Key events since US decision on Jerusalem

Abbas said ‘deplorable and unacceptable measures deliberately undermine all peace efforts’

Occupied Jerusalem: In December last year, US President Donald Trump decided to recognise occupied Jerusalem as Israel’s capital, with the new US embassy opening Monday amid deadly clashes. Here are key developments since the declaration:


Shock announcement

On December 6, 2017 Trump said “it is time to officially recognise [occupied] Jerusalem as the capital of Israel”, breaking with the policies of his predecessors and provoking criticism worldwide.

Palestinian leaders are outraged. “These deplorable and unacceptable measures deliberately undermine all peace efforts,” Palestinian president Mahmoud Abbas said.

Israeli Prime Minister Benjamin Netanyahu hailed Trump’s move as “historic”.

The State Department said it will start immediately on plans to move the US embassy from Tel Aviv to occupied Jerusalem.

Rage

On December 8, Palestinians in their thousands face off against Israeli occupation soldiers and police in a “day of rage” in occupied Jerusalem, the West Bank and Gaza Strip.

Tens of thousands demonstrated in Arab and Muslim countries.

At the United Nations envoys from Britain, France, Germany, Italy and Sweden said Trump’s move was “not in line” with UN Security Council resolutions.

Palestinian capital

Muslim leaders at a summit in Istanbul on December 13 called on the international community to recognise east Jerusalem as the capital of a Palestinian state.

Abbas said there can be “no peace or stability” in the Middle East until then.

On December 18 the United States vetoed a draft UN resolution rejecting Trump’s recognition of occupied Jerusalem; all 14 other Security Council members had backed the measure.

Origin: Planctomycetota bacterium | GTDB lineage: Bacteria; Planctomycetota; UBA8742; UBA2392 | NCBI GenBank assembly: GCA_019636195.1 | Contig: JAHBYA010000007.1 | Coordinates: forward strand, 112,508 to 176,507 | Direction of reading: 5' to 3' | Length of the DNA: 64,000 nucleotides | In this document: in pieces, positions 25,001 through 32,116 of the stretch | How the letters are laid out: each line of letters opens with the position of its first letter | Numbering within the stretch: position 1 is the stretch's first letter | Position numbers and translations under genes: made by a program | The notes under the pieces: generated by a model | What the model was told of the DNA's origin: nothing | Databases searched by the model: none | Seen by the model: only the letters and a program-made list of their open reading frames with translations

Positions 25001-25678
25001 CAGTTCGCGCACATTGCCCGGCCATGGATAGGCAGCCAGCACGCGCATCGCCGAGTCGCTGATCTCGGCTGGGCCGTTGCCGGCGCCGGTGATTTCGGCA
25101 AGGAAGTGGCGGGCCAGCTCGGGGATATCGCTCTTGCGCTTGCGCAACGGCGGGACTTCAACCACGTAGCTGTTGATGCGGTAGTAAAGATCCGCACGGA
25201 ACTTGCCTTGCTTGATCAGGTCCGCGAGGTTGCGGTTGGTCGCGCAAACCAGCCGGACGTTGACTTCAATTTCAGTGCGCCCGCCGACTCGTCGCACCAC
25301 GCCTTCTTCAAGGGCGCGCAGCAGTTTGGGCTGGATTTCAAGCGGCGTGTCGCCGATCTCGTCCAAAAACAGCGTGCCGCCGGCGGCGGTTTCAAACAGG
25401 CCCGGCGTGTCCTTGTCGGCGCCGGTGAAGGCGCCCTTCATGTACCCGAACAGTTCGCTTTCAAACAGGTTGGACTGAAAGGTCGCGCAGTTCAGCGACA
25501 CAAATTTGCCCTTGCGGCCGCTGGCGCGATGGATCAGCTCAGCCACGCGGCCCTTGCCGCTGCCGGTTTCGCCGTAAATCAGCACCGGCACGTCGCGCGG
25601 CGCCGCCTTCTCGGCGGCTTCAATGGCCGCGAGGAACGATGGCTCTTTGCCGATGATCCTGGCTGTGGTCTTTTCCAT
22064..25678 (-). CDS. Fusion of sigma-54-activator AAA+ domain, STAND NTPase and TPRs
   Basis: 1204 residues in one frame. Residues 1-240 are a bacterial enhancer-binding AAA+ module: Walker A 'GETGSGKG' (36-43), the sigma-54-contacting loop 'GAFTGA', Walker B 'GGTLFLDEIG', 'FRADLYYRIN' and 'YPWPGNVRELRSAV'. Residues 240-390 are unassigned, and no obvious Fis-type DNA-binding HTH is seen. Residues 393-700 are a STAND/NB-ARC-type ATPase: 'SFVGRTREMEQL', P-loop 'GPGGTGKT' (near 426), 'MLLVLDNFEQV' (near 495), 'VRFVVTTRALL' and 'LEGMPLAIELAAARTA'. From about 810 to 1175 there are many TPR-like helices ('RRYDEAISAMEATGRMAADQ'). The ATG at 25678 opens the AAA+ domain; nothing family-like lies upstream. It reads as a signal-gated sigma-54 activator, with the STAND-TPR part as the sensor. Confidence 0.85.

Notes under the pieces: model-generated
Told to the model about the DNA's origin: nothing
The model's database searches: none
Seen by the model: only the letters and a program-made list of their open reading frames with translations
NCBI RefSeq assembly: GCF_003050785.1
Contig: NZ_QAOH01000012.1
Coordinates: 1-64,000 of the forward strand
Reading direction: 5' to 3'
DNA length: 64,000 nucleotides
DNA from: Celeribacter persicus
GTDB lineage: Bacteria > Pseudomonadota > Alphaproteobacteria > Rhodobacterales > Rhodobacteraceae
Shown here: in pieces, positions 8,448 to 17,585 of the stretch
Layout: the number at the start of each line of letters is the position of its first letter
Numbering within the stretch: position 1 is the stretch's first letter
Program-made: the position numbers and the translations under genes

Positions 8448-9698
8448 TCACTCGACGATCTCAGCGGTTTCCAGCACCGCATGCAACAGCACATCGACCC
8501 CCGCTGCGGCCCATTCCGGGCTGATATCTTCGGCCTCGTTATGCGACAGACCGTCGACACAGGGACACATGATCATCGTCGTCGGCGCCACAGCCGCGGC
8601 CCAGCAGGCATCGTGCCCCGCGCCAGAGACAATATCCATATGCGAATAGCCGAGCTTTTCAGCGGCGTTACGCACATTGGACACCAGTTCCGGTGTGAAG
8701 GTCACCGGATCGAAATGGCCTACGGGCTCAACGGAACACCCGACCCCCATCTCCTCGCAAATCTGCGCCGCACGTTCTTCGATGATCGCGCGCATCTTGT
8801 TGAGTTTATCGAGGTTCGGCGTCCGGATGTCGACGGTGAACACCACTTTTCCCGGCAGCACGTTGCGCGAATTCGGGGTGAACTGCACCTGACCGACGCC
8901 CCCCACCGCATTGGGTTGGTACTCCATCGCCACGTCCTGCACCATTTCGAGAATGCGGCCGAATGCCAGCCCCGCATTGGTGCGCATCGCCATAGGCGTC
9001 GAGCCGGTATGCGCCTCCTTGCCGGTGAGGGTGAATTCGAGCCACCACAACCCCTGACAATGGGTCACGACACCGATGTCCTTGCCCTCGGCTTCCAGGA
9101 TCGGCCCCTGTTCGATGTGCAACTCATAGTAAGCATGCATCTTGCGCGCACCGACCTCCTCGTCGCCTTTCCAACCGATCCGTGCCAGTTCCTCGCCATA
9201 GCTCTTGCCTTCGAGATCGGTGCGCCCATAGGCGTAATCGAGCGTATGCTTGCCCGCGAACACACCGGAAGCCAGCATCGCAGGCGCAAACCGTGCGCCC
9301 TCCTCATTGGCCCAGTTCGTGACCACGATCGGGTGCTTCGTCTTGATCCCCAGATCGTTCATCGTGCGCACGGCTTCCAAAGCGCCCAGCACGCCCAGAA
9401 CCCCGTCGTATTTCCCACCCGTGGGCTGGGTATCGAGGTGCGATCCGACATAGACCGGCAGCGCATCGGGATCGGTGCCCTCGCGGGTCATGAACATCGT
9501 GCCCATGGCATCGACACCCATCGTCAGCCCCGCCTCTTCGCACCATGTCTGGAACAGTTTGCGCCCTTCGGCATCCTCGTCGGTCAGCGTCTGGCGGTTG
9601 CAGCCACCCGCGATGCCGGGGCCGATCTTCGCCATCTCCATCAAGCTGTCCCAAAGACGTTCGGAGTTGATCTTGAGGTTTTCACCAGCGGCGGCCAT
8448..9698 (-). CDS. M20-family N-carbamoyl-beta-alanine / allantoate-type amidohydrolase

The UN General Assembly on December 21 overwhelmingly adopted a resolution against the US declaration.

‘Slap of the century’

On January 14 Abbas denounced White House peace efforts as “the slap of the century” and reiterated the Palestinians no longer accept the United States as a peace mediator.

On January 16 Washington held back $65 million that had been earmarked for the UN relief agency for Palestinian refugees, UNRWA.

US Vice President Mike Pence on January 22 received a warm welcome in Israel but was snubbed by the Palestinians.

On February 20 Abbas called at the UN Security Council for an international conference to launch a new peace process and pave the way to Palestinian statehood.

Tensions rise

Three days later US officials announce that the embassy will relocate to occupied Jerusalem on May 14, coinciding with the 70th anniversary of the nakba.

Palestinians slammed it as a “blatant provocation”.

On March 19 Abbas labelled the US ambassador to Israel, David Friedman, a “son of a dog”.

Palestinians on March 30 kicked off a major protest campaign on the Gaza border to demand the right to return to homes they fled in 1948 at the creation of Israel.

In the weeks that followed at least 53 Palestinian protesters were killed in confrontations with security forces.

Clashes as embassy opens

Hours before the new embassy was inaugurated, Israeli occupation forces shot derad at least 41 Palestinians on the Gaza border.

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